Focus On Form: Foot Strike

200x200_Jantastic 2015I had planned to do my second Jantastic run yesterday but, as often happens, life got in the way and I had to postpone it until this evening.

The plan was to do my usual 5K route along Hove promenade, taking things nice and slowly once again to make sure that I didn’t over do it before Saturday’s long run. I set off at a deliberately slow pace and decided to focus on my form to avoid the temptation of pushing too hard.

Over the past few months, I’ve noticed that my left calf usually feels pretty tight and needs a lot more stretching that the right one after even a short run. I assumed that this was just due to the weakness in my ankle and achilles, but I read an article this week (can’t remember where though, sorry!) about how runners who have a fore foot strike often suffer from calf pain.

Basically, what it said was that while heel striking puts a lot of added pressure on the bones, fore foot striking puts more pressure on the muscles, which can lead to calf strains – which is me down to a tee!

So, I decided to take the advice offered in the article and use this evening’s run to focus on landing mid-foot. The idea is to try to land to the rear of the ball of your foot, with your foot beneath your knee and your toes pointing forward rather than downwards. Sounds complicated, I know! But I gave it a go anyway.

Because I was running so slowly and, determined to master the mid-foot strike, I decided at about 3 kilometres in that Iย would run a bit further than the planned distance. So, instead of turning around at the usual spot that would bring me back to the start at an even 5K, I decided to run to the Lagoon and turn back at the end of the path to bring me back home at a very uneven 6.26 kilometres.

In the end, I didn’t quite master the mid-foot strike and my left calf was still pretty tight, but I did run the whole way without a walk break and logged another nice little run for Jantastic!

Do you think much about your running form? Do you tend to strike the ground with your heel, fore foot or mid foot? Have you found that changing the way your foot lands on the ground has improved your running or helped with preventing injuries? Please share your thoughts in the comments.

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10 thoughts on “Focus On Form: Foot Strike”

    1. Thanks Julie. I’ve heard about it but never got round to looking at it properly. Sounds like now might be a good time to do it though. Thanks for the link. I’ll check it out! ๐Ÿ™‚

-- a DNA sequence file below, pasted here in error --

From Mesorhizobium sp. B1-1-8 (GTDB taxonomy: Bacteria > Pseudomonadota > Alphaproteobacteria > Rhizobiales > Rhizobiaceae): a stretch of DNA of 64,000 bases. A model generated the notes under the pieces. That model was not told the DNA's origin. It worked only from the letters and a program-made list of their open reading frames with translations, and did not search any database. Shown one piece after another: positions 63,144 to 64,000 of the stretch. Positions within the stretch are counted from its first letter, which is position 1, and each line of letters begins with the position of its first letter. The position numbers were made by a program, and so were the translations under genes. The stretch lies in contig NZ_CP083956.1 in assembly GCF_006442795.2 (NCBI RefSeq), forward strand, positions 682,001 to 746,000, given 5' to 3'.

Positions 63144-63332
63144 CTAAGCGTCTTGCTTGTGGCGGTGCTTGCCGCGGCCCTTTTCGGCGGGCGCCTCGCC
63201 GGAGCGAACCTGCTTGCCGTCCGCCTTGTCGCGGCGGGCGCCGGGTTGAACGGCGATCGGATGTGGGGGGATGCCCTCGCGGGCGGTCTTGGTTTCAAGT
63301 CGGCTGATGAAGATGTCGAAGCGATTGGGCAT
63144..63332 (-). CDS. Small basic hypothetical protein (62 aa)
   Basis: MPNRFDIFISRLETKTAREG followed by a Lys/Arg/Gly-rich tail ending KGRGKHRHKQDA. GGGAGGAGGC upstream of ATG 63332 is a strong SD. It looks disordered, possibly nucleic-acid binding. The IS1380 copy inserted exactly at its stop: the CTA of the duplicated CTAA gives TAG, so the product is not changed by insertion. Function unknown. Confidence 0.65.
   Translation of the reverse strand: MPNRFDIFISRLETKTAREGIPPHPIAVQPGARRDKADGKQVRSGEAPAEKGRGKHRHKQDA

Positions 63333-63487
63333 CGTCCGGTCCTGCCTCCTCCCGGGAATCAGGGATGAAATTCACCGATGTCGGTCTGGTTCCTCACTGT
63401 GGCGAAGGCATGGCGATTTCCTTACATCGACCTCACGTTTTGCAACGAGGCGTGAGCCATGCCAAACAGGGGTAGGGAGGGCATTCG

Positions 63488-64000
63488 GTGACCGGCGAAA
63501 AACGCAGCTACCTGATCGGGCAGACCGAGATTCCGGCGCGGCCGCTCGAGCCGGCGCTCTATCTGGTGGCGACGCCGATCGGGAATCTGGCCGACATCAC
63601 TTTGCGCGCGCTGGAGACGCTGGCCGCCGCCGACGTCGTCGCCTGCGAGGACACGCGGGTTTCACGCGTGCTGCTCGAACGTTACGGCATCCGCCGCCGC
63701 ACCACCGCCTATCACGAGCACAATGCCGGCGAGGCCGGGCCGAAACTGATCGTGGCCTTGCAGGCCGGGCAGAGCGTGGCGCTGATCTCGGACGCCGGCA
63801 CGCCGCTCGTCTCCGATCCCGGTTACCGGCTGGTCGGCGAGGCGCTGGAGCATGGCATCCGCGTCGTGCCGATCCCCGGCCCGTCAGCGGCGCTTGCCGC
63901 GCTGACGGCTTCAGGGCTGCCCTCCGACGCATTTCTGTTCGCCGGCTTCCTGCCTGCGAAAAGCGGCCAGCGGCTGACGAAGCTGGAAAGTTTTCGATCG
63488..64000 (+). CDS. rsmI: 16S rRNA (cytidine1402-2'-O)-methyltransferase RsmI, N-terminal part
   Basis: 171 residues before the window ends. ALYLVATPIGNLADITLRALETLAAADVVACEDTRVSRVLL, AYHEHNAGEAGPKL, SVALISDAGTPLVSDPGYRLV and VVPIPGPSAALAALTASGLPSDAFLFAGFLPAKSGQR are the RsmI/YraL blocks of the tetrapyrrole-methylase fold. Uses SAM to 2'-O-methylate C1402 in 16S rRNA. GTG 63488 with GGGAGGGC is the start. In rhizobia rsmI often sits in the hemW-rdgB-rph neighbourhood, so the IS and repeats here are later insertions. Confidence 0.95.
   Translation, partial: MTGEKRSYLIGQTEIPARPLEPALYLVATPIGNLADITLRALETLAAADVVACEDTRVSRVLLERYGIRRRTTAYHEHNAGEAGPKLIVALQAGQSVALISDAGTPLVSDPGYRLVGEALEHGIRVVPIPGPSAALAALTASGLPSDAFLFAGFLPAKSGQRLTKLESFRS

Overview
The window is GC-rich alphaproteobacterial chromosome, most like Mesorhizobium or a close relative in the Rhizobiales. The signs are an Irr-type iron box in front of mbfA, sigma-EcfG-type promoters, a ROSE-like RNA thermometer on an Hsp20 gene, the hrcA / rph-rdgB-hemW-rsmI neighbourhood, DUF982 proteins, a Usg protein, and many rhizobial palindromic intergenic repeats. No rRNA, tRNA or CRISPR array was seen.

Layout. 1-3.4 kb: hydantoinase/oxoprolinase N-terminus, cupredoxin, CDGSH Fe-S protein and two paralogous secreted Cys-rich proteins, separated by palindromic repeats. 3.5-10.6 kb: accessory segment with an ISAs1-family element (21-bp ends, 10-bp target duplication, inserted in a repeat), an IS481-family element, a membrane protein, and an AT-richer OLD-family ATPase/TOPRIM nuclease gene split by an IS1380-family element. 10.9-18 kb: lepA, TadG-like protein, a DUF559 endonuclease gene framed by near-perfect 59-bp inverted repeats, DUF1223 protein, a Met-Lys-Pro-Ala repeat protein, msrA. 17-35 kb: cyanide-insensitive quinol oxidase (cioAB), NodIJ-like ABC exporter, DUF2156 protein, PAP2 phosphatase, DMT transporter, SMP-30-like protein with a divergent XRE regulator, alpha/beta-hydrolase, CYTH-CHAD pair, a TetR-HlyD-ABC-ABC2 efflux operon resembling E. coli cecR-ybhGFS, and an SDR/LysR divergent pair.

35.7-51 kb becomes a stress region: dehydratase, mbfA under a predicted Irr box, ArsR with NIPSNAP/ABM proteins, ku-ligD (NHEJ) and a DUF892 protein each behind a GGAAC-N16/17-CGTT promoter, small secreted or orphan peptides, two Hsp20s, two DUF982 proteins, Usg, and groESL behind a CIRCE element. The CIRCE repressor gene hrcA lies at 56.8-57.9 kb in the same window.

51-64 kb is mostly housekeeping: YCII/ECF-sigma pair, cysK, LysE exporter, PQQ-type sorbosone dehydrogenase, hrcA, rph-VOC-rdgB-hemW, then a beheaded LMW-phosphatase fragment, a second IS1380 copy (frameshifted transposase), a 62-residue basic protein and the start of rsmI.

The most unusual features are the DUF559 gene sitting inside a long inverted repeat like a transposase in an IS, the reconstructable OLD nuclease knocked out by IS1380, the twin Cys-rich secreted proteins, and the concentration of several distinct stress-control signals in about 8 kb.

1. I took a cho running clinic a couple years ago and it made a huge difference with my running! I used to heel strike and had a lot of knee and calf pain…but now I am a mid to fore foot striker.

  2. Great run Kirsten! I’ve focused on my form a couple of times in the last year and I ‘think’ I’m a mid-foot striker although it’s really hard to tell when I’m running, lol! I don’t have a long stride, I’m more of a shuffle runner so I think that helps me keep my strike under my knee. When I started to have IT band issues I really paid attention and found that my toes were pointing slightly inward; since then I’ve made sure that my toes were pointing forward and that seems to help. ๐Ÿ™‚

    1. Thanks Sharon. I agree it’s really hard to tell sometimes. I think I overdid the ‘trying not to heel strike’ and ended up going too much to the fore foot. Still, it’s all part of the learning process. ๐Ÿ™‚
      Here’s to happy shuffling! ๐Ÿ˜€

  3. I’m pretty concerned about my form. My knee and foot aren’t inline when I run. I’ve noticed a few times and try to correct it. I’d rather be uncomfortable for a few runs and not suffer later on but that said, when I decide not to focus on my form I get a good run done….

  4. Ive tied myself in knots thinking about where my foot strikes the ground. Ive read conflicting reports about whether i should even give it a passing thought too! Some suggest that you shouldn’t mess around with your natural running style for fear of encouraging injury, whereas others suggest heel striking increases the risk of injury. What i think ive done over the years is move from heel striking to mid foot striking, mainly achieved by shortening my stride and trying to take lightnstep, as if running on hot coals. I dont think this has changed my chances of injury, but it makes my running more efficient and therefore easier.

    1. From what I’ve read, that seems to be the case with efficiency. But you’re right, there’s a lot of conflicting reports on this. I think if you’re comfortable and it’s not causing any problems then you have to do what feels right – we’re all different so different things work for different people. Good to hear it helped with your running though. ๐Ÿ™‚

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